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I've decided to do something different and am actually telling you, the viewer, now that this is a work in progress. As I write this, the cart is still being perfected. Also this is a video documentary, with the "steps" being the different versions explained both in video and text, and running footage of the later versions.

The Computer Cart. It's not blistering fast. It can't turn on a dime. It can't go in reverse. It's neither the biggest nor smallest r/c car out there, and knex r/c cars aren't anything new (in fact, I believe knex themselves sell a few r/c building sets). So why? What was the point of this? The answer; to enter it as a TSA project (1%) and just for pure fun (99%!). We wanted to make an r/c vehicle so unique that it would be awesome and fun to drive even if it wasn't the biggest, baddest r/c cart. I think we can say we accomplished that more or less judging from the picture. That is the current version as of the day this video log was originally posted. Looking at it, it is a cart built out of knex, riding on mismatched wheels, controlled by a 6-channel r/c airplane transmitter and receiver and two servos(also off the airplane), powered by a 3 cell lithium polymer battery (also off the airplane) and a 5 volt regulator for the receiver, and pushed about by a computer fan. I think the cart speaks for itself! And this car looks radically different from the first versions. This video documentary will show this cart and its transformations as we go through the versions and improve the cart.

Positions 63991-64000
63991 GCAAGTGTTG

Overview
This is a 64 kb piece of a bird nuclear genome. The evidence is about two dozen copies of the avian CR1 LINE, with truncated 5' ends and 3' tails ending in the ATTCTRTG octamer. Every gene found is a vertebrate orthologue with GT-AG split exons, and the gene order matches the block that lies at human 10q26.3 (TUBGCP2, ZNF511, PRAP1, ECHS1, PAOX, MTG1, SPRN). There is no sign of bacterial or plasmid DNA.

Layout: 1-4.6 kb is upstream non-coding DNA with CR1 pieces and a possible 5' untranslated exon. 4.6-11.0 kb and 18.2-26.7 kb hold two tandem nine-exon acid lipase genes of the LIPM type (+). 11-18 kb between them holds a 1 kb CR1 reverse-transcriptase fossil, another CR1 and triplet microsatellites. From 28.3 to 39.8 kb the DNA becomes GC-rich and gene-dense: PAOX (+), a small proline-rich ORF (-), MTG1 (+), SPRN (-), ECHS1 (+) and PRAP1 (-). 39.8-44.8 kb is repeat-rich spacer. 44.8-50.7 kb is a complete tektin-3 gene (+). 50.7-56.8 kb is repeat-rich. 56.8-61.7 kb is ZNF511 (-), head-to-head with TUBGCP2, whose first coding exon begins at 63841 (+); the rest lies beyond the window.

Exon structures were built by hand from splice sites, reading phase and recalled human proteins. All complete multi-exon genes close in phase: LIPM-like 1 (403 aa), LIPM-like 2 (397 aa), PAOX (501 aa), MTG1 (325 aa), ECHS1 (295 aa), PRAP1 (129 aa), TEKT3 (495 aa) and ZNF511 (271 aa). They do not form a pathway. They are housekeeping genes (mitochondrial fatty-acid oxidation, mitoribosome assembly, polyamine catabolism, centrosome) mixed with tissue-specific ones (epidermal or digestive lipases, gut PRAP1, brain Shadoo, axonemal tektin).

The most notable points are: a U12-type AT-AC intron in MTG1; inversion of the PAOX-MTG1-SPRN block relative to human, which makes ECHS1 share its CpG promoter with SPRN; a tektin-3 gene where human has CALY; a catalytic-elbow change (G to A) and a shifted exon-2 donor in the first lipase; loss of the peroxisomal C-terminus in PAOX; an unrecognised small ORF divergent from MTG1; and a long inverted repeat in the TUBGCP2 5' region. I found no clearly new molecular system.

Oh I almost forgot, you might be wondering who built/contributed to this. Well:

Build Team
- Eduardo Perez
- Robert Meyers
- Mike Aleman
- Tray

Thank You To:
- Ryan Bishop (Donated Servo and First engine, the Nidec)
- HP (Donated second and current engine, the Delta)
- Mr. Doyle and Mr. Zimmerman (for letting us work on the project)

Step 1: Before We Begin...